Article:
Jack Mann, Robert Levin and Alan Ladd's daughter Alana Ladd were cast in this movie according to 'The Hollywood Reporter'.
The 'Los Angeles Examiner' reported on 7 July 1957 that US Navy Commander Eldon Edwards commanded the USS 'Stephen Potter' for use in this movie.
The 'The New York Times' reported on 7 July 1957 that USS 'Stephen Potter' crew-members Albert D. Peters and George A. Smith were cast in actual parts for this movie.
The meaning and relevance of this movie's title "The Deep Six" is that it is a marine term or American nautical slang. From the 1940s, it referred to the act to toss overboard as in jettisoning cargo. Alternatively, dating from the early 1900s, it could mean a burial at sea, referring to the usual six-foot depth of graves as in six feet under. It initially was a sailor's vocal calling to the ship's command on the bridge that the depth of water was more than six fathoms (11 meters) but not as many as seven fathoms, six fathoms being the minimum legal distance for a burial at sea. Often its use in an expression will be to give or get the deep six or to deep-six.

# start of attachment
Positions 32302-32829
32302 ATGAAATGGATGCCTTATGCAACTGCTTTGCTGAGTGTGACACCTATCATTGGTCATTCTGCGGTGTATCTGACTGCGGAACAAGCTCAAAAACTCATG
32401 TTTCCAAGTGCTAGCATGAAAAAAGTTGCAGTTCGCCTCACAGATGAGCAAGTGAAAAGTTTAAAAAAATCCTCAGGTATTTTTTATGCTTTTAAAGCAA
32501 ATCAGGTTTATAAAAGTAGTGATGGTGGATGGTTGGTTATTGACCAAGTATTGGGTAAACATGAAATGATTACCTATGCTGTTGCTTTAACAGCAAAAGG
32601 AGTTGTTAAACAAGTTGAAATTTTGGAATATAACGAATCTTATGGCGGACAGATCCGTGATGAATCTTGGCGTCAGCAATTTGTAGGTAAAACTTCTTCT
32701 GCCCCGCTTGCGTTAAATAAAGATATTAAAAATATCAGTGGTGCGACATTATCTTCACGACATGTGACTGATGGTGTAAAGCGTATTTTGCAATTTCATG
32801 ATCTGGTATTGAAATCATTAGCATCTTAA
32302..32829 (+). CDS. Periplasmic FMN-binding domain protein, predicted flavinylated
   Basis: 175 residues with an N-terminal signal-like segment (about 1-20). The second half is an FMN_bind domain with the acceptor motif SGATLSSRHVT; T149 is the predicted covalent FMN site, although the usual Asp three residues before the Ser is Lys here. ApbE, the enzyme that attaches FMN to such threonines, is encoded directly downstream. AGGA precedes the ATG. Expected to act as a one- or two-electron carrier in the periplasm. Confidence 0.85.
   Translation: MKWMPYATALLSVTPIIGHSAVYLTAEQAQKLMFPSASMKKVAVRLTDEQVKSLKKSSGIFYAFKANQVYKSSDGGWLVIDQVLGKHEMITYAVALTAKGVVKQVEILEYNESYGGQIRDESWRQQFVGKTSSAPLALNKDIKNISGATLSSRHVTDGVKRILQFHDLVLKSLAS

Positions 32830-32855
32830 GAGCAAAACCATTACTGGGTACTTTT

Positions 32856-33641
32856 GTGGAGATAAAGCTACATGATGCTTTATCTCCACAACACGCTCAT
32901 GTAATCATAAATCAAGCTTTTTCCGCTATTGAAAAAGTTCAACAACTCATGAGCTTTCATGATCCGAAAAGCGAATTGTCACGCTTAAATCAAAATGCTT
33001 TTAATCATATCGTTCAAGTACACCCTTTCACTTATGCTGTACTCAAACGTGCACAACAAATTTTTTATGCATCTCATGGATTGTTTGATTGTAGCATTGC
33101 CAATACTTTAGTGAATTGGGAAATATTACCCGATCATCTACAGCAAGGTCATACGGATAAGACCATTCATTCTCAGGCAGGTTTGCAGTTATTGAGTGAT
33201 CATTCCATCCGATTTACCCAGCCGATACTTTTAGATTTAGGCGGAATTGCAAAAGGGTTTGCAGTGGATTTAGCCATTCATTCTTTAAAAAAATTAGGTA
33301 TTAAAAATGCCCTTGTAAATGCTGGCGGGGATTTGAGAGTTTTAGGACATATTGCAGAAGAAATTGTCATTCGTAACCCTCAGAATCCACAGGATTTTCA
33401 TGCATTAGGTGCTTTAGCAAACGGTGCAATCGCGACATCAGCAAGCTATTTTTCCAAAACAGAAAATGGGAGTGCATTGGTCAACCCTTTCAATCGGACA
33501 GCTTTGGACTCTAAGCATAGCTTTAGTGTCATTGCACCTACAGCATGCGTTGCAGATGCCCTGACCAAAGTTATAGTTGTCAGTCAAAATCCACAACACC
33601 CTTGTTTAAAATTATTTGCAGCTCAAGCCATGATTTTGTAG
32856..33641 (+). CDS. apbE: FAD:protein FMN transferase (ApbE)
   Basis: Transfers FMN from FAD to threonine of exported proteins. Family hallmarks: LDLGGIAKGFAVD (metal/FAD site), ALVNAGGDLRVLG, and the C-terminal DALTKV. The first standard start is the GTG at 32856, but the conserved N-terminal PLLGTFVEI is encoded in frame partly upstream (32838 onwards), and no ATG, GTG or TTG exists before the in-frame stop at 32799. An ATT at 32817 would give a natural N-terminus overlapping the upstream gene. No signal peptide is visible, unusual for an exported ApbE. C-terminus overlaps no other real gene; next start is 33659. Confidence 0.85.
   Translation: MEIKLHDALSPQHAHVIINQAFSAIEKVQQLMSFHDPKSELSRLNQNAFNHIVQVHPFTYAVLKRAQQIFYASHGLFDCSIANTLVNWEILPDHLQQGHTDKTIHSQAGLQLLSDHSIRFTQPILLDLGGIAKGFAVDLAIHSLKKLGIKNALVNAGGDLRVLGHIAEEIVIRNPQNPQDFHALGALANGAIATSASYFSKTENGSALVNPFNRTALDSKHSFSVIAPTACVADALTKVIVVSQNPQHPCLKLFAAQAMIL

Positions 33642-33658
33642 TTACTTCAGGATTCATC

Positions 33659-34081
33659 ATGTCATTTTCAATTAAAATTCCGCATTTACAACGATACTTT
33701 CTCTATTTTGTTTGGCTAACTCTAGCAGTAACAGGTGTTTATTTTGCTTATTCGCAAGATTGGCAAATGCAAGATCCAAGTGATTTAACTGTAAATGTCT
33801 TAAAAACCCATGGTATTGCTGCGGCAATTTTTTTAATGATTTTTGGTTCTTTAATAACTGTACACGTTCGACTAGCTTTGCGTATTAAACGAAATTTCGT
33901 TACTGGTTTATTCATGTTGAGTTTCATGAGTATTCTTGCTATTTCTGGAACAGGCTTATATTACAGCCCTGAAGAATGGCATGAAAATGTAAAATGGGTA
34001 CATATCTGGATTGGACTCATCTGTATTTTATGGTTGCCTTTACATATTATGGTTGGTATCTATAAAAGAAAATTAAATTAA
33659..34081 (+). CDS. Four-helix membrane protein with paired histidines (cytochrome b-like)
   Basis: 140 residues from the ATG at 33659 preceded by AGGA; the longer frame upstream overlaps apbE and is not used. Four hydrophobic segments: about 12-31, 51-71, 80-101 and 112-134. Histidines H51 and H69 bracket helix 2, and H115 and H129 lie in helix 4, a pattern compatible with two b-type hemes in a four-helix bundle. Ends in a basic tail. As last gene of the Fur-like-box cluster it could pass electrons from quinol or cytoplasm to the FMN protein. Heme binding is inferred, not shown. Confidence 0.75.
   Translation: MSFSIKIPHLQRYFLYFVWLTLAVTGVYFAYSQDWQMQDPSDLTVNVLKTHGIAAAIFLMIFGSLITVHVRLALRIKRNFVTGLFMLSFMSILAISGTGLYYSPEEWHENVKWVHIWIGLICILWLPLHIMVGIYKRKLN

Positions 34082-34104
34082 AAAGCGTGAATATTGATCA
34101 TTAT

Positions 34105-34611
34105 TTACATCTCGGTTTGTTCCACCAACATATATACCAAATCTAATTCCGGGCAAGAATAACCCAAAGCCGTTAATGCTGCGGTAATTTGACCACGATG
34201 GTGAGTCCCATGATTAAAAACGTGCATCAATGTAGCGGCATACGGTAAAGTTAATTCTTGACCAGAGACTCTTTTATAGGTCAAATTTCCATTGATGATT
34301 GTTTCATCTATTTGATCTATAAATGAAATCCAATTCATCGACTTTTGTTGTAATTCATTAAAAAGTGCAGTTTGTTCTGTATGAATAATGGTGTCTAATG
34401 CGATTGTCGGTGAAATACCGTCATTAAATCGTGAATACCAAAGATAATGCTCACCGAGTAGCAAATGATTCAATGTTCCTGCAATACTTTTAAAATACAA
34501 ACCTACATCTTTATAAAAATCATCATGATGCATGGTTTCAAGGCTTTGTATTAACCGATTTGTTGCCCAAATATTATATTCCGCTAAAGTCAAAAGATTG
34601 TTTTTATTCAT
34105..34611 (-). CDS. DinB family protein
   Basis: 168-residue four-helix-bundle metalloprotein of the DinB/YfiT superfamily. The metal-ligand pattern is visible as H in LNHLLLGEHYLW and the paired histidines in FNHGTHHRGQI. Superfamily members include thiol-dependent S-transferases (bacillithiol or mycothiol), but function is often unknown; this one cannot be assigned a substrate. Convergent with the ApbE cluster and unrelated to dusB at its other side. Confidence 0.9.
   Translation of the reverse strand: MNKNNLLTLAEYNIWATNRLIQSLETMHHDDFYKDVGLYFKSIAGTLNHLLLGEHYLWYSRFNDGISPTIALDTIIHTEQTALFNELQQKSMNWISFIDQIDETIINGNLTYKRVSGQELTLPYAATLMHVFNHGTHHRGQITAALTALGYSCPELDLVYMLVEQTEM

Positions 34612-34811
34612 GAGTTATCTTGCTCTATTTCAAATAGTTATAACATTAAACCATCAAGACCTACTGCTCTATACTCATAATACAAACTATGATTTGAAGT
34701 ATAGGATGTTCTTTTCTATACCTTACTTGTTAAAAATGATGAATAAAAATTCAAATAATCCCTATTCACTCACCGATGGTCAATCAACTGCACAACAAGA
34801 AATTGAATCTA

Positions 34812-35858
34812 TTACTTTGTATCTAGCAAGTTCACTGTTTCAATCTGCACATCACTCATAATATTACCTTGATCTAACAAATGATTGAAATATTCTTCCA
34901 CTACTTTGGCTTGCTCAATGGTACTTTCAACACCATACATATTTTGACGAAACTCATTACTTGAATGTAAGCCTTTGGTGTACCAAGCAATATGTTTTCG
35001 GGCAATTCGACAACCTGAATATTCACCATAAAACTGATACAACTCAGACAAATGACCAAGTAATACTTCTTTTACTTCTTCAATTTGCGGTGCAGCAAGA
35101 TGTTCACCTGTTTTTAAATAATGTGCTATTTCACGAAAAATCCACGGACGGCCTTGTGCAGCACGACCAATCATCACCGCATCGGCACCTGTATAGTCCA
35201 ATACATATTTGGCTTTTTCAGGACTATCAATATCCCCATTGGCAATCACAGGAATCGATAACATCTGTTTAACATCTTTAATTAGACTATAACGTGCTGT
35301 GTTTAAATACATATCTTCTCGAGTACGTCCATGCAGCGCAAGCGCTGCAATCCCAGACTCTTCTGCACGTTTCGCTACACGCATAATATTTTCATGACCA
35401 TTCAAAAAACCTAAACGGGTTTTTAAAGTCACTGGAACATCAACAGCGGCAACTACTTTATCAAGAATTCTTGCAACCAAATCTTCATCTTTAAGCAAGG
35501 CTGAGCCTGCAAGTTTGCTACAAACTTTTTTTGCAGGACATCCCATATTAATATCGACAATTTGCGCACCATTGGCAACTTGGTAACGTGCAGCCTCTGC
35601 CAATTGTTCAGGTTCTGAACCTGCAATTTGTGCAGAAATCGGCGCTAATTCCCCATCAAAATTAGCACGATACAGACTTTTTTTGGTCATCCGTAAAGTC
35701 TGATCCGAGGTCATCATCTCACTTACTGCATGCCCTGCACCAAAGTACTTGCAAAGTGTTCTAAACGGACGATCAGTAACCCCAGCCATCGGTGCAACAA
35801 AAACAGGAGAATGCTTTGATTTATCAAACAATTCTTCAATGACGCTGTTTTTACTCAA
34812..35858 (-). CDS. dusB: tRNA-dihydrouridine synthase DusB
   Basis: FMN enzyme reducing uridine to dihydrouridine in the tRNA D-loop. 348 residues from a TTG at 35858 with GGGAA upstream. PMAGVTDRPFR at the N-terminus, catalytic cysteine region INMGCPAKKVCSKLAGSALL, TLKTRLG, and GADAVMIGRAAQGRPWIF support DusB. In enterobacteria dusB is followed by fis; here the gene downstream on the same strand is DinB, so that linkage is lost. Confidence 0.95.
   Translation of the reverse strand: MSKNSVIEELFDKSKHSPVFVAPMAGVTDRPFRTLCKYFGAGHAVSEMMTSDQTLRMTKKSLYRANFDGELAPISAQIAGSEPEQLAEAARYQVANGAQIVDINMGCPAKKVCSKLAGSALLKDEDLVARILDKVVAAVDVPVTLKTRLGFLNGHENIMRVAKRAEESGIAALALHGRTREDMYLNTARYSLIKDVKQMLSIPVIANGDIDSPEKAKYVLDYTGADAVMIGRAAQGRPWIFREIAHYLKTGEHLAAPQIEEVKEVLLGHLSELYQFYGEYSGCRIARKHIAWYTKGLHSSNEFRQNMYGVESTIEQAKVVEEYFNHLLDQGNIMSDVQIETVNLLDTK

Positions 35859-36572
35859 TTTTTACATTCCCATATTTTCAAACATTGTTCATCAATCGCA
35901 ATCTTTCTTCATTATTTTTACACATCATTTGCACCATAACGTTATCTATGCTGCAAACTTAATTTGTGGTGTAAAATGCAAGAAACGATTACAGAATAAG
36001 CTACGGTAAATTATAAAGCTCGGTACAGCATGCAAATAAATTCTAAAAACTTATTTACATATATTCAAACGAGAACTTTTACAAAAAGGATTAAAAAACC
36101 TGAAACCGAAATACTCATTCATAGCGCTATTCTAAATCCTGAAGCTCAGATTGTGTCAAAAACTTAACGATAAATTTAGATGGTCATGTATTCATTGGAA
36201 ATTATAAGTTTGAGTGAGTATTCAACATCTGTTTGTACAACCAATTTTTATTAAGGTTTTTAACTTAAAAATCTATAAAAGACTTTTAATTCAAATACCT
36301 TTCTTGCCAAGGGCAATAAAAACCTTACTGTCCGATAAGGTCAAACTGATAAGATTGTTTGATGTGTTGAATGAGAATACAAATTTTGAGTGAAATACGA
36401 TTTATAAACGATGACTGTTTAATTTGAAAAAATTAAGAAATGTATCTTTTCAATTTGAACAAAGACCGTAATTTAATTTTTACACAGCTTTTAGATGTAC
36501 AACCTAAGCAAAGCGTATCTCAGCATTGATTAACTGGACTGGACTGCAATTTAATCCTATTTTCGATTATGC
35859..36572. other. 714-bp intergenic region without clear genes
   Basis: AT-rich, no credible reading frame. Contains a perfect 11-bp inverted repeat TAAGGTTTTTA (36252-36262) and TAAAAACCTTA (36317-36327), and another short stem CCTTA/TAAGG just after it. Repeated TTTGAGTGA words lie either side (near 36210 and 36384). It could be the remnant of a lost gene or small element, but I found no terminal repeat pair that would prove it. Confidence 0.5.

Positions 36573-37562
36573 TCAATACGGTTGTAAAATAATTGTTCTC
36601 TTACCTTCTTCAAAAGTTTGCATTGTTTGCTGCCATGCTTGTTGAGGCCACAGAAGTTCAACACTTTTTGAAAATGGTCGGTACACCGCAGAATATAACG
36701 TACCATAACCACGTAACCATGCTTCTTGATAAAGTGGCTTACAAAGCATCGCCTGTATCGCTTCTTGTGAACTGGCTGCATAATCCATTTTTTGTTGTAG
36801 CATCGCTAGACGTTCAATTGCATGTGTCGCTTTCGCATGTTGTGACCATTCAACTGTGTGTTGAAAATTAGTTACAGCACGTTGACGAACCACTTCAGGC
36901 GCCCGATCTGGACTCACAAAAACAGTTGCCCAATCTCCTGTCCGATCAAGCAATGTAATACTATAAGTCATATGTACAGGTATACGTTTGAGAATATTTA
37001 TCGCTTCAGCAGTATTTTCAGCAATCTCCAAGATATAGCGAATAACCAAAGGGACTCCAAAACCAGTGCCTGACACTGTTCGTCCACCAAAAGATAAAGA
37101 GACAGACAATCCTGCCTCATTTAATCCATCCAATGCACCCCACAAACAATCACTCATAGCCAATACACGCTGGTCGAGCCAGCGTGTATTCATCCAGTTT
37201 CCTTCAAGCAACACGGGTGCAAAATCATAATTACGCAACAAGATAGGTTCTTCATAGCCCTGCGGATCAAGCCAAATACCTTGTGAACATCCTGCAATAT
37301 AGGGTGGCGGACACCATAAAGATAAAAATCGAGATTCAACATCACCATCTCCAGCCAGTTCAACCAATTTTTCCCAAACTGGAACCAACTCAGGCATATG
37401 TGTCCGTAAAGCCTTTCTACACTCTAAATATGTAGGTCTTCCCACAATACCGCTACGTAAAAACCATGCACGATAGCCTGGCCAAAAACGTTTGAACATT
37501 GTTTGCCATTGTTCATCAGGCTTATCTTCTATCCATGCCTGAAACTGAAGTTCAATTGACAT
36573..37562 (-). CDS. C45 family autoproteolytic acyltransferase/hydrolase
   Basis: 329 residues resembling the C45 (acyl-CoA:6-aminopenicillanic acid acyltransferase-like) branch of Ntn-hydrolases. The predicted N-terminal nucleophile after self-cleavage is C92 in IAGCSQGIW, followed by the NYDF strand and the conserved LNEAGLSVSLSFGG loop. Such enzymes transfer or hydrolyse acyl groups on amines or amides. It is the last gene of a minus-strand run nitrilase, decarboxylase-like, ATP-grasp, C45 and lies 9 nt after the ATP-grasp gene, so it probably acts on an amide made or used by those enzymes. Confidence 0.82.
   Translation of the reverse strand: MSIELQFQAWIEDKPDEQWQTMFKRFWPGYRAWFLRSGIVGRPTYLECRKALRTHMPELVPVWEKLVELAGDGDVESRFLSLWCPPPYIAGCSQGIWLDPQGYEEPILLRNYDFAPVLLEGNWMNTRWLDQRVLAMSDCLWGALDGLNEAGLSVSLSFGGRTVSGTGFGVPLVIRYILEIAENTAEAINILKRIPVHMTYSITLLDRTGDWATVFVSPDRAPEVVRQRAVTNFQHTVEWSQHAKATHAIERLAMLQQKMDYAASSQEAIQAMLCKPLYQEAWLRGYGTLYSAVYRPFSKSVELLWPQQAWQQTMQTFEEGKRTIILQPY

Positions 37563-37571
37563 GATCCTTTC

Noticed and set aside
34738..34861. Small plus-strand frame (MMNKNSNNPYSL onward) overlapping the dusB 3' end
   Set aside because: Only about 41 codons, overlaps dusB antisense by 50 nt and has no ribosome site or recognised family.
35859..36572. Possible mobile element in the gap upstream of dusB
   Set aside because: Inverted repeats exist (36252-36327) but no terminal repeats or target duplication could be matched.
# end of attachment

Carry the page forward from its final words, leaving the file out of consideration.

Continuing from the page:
The USS 'Poe' ship in this film was portrayed by the real-life Fletcher Class destroyer DD-538 USS 'Stephen Potter' for this movie. This vessel was named after World War I naval aviator Ensign Stephen Potter (1896-1918). The ship was chosen because of it was used during the Second World War.
The USS 'Stephen Potter' had its post-World War II enhancements and improvements removed for the making of this film which is set during the Second World War. WW II era gun mounts had to be added to the vessel for authenticity.
This film marks comedian Joey Bishop's feature film debut.
This film's dedication states that the filmmakers " . . . dedicate this picture to the Destroyer Forces of the United States Navy."